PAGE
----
In short, a corporation is analogous to a big public company carrying out most of the duties which such a company can undertake to do with the difference that certain statutory powers have been conferred on the corporation for carrying out its functions more satisfactorily, with this background let us take each of the departments of the Corporation held by the State Industrial Court to be governed by the Act.
Now, it is plain from the above that the whole matter was viewed from the stand-point that the Corporation was in essence like a big company providing services to the city which could well be left to private enterprise. At no stage whatsoever, the aspect of governmental activity stricto sensu and of a nature which cannot be left to private enterprise, was even remotely considered. It was in this peculiar context that their Lordships even held that the Tax Department of the Corporation was an industry though it is settled beyond cavil that the taxing power of the Government is a Sovereign regal function which can never be brought within the ambit of an industry. Again, their Lordships noticed that the Public Works Department of the Corporation, apart from roads, was dealing with such menial and ministerial functions like the maintenance of drains, public latrines, markets, buildings, etc. and employing time-keeper mates, carpenters, masons, blacksmiths and coolies. Specifically with regard thereto, they observed as under:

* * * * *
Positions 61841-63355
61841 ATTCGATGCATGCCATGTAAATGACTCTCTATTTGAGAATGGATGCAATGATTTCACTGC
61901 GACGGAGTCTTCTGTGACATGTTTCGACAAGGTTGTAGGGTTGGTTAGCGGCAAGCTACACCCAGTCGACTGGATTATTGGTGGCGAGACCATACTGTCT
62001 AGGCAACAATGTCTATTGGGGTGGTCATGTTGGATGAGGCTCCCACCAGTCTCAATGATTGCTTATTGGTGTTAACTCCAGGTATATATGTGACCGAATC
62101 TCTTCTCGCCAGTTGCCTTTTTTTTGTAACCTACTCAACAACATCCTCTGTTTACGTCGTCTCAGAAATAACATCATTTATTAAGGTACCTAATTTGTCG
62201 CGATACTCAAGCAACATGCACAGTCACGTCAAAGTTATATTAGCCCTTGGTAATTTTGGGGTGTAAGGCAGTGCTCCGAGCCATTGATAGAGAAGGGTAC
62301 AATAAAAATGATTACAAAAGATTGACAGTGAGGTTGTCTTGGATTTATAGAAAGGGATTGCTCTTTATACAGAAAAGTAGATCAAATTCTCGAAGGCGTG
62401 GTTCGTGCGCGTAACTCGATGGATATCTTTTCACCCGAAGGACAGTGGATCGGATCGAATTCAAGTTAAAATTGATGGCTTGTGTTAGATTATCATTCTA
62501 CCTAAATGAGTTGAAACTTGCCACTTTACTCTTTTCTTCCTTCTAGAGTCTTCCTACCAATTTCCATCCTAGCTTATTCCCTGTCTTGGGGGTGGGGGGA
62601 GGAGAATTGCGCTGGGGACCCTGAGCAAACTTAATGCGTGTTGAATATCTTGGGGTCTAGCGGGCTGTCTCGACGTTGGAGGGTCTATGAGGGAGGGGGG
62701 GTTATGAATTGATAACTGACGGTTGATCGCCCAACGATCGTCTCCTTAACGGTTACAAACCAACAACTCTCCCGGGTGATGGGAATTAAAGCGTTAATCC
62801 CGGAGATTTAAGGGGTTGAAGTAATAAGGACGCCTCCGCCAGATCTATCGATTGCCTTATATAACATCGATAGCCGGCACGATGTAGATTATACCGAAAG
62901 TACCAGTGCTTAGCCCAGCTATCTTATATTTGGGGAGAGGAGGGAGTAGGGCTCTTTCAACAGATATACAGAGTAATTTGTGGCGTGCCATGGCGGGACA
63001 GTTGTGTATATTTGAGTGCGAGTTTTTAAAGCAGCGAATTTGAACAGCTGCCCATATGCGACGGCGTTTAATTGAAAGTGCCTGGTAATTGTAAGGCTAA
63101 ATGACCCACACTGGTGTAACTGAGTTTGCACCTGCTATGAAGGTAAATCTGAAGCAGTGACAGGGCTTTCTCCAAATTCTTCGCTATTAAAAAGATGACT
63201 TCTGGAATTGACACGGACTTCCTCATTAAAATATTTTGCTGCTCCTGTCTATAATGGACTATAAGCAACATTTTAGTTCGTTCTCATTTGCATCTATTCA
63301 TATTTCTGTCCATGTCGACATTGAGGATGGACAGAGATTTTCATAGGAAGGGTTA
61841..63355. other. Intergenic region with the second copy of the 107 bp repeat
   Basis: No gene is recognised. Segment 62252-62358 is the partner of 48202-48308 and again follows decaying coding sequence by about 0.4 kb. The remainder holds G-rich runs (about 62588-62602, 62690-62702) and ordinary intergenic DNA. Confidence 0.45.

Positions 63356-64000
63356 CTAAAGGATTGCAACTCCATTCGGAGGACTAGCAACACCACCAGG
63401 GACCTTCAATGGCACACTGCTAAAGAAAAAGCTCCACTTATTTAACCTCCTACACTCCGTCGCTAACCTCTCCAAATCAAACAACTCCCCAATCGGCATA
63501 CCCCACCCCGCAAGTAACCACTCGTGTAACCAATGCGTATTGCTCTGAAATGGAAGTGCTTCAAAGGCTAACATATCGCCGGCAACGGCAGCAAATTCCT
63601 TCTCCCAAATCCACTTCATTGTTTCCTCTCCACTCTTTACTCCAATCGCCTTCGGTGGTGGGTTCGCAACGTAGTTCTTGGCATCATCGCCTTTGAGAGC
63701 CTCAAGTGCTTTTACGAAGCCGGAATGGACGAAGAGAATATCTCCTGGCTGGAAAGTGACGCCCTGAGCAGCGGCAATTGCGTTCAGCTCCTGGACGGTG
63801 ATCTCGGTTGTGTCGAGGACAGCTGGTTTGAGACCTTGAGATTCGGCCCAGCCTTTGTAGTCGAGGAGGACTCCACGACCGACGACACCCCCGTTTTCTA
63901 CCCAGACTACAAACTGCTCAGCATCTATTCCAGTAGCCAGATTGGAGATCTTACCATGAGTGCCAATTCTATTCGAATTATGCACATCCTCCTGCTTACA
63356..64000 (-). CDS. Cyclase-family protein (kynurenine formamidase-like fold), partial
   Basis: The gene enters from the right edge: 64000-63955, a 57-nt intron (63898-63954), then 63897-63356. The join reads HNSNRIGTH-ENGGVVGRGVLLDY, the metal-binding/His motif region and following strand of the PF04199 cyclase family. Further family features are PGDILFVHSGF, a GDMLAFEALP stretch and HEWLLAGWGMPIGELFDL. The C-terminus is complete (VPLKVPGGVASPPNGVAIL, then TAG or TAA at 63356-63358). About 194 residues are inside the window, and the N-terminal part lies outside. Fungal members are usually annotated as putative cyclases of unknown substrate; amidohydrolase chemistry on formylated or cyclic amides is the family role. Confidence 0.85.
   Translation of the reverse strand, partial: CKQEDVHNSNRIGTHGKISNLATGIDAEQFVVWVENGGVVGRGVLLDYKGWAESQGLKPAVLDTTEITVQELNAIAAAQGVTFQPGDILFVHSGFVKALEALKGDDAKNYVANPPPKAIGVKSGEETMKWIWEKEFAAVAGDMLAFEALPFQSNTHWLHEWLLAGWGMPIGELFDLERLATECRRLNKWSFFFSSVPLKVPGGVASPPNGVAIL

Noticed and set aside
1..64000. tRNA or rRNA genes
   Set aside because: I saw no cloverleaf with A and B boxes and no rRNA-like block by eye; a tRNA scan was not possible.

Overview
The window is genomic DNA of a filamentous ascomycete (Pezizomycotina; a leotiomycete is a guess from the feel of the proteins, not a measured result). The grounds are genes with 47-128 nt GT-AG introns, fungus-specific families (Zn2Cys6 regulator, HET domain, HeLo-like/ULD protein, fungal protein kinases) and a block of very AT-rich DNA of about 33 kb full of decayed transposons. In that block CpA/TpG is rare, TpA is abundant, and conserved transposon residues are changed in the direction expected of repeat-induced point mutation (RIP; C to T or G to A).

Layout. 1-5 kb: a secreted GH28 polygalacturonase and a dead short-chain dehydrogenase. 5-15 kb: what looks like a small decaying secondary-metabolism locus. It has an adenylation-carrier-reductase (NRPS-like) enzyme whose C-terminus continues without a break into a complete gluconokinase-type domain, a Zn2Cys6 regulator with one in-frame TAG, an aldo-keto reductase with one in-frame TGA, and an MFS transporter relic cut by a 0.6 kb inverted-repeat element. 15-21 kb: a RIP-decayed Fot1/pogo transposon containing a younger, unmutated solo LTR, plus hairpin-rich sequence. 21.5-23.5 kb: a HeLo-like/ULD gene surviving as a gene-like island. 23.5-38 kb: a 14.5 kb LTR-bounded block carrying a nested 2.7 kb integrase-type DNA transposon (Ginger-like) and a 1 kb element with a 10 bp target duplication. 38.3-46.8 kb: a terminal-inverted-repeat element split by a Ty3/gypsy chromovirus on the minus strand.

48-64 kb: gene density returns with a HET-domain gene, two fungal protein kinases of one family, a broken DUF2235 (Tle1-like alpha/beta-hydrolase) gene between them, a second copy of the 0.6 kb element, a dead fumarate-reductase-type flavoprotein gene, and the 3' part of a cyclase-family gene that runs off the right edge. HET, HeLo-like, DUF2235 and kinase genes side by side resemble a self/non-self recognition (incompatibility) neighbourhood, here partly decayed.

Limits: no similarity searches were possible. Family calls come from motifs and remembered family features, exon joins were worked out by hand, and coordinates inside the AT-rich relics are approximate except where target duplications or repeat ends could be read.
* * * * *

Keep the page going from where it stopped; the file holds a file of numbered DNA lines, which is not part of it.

This department performs both administrative and executive functions. The services rendered are such that they can equally be done by private individuals and they come under the definition of 'industry', satisfying both the positive and negative tests laid down by us in this regard.
It would be plain that only after holding that the functions were of petty and ministerial nature and further that these could be equally and indeed preferably left to private enterprise, that their Lordships upheld the finding of the State Industrial Court of the same being an industry. It is manifest that these considerations are not even remotely attracted here and none of the tests aforesaid would be at all applicable. The observations in Corporation of the City of Nagpur (supra) made in the narrow confine's and the particular context thereof, in no way, advance the case of the respondents.